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Hackney Picturehouse staff to strike over London Living Wage row

PUBLISHED: 11:22 12 October 2016 | UPDATED: 11:22 12 October 2016

The Hackney Citizens community group take part in a protest to campaign for the living wage, outside the Hackney Picturehouse.

The Hackney Citizens community group take part in a protest to campaign for the living wage, outside the Hackney Picturehouse.

Archant

Hackney Picturehouse staff will strike on Saturday in protest against the chain’s refusal to pay them the London Living Wage.

They are demanding the Mare Street cinema ups their take to £9.40 an hour and offers late-night pay and maternity, paternity, adoption and compassionate leave.

Workers were balloted last week and voted 100pc in favour of the strike. They will be protesting outside Hackney Town Hall, while staff at Brixton’s Ritzy cinema, also owned by Picturehouse, will also be downing tools.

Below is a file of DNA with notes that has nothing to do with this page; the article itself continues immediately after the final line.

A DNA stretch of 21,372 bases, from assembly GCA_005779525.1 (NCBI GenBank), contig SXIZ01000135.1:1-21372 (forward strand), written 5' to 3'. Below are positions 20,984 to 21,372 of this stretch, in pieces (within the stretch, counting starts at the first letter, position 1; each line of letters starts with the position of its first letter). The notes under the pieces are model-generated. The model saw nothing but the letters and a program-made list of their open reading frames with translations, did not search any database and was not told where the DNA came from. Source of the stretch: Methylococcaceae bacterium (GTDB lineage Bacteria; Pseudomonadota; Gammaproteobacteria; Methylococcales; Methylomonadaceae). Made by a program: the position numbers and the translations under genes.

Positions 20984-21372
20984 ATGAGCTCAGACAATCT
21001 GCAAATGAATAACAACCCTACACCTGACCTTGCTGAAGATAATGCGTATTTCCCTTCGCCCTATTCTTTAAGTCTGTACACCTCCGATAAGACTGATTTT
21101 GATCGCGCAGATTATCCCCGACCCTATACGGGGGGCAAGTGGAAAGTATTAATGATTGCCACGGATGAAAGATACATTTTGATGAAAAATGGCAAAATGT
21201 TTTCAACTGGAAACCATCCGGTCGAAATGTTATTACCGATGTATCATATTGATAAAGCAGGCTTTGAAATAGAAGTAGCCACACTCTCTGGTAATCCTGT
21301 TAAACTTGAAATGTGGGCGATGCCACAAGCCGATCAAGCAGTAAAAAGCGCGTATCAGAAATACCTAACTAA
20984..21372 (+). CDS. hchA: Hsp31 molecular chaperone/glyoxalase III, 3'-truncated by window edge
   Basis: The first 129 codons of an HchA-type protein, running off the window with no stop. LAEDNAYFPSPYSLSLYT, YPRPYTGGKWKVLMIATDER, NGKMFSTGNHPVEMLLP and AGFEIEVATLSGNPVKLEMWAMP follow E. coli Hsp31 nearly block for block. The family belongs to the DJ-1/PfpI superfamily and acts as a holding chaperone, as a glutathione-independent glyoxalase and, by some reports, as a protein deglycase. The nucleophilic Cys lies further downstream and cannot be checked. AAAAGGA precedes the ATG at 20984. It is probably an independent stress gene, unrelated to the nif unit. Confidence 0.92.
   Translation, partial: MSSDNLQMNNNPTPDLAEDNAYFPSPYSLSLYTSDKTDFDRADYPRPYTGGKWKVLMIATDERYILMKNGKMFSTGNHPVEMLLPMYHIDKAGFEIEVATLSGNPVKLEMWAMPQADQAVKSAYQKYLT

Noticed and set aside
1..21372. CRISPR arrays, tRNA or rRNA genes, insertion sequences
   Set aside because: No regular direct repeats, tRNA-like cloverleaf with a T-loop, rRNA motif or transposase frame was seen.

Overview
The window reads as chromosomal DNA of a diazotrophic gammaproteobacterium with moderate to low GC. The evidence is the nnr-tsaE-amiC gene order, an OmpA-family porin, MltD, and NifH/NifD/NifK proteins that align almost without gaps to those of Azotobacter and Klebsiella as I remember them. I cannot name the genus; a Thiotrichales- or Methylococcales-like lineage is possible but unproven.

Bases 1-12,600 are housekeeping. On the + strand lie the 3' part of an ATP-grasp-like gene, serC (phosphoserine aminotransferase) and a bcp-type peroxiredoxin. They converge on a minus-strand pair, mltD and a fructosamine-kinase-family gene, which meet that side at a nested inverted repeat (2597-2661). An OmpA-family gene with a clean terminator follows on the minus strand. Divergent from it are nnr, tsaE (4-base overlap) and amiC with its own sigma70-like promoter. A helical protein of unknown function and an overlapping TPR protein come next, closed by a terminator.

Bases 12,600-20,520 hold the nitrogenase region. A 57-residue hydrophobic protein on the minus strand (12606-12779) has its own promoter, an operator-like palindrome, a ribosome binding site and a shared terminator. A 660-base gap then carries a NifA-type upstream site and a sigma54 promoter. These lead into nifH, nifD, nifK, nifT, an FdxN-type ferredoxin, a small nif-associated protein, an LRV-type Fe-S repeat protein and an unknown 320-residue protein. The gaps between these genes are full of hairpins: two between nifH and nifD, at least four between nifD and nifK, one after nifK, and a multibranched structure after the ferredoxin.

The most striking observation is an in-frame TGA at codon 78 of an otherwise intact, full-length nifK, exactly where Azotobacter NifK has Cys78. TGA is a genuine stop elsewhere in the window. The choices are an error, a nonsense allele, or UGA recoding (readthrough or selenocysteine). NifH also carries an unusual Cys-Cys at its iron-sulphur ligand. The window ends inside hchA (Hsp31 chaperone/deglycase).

Picturehouse is owned by Cineworld, which posted profits of £81.3 million during 2015.

Staff also want union Bectu to be recognised by the chain.

A statement on the Living Wage for Hackney Picturehouse Staff campaign page said: “Picturehouse profits greatly from our hard work, often in difficult conditions: understaffed, with tills and screens not working, amid regular technical faults. We believe our concerns should be taken seriously.

“It is only after great deliberation that we have reluctantly decided to strike.

“We have done so because we are struggling with rent in London and we can’t ignore the fact that Cineworld profits have been at record levels.

“We can’t ignore that Picturehouse could easily afford to pay the Living Wage to all of its staff.

“We can’t ignore the many co-workers this year who have suffered because they do not get any sick pay working for Picturehouse.”

Last year the Hackney Citizens, members of national living wage campaign group Citizens UK protested outside the cinema.

They dressed up as characters from civil rights film Selma for the stunt to “highlight the irony” of the film being screened in the cinema which they said did not pay its staff a living wage.


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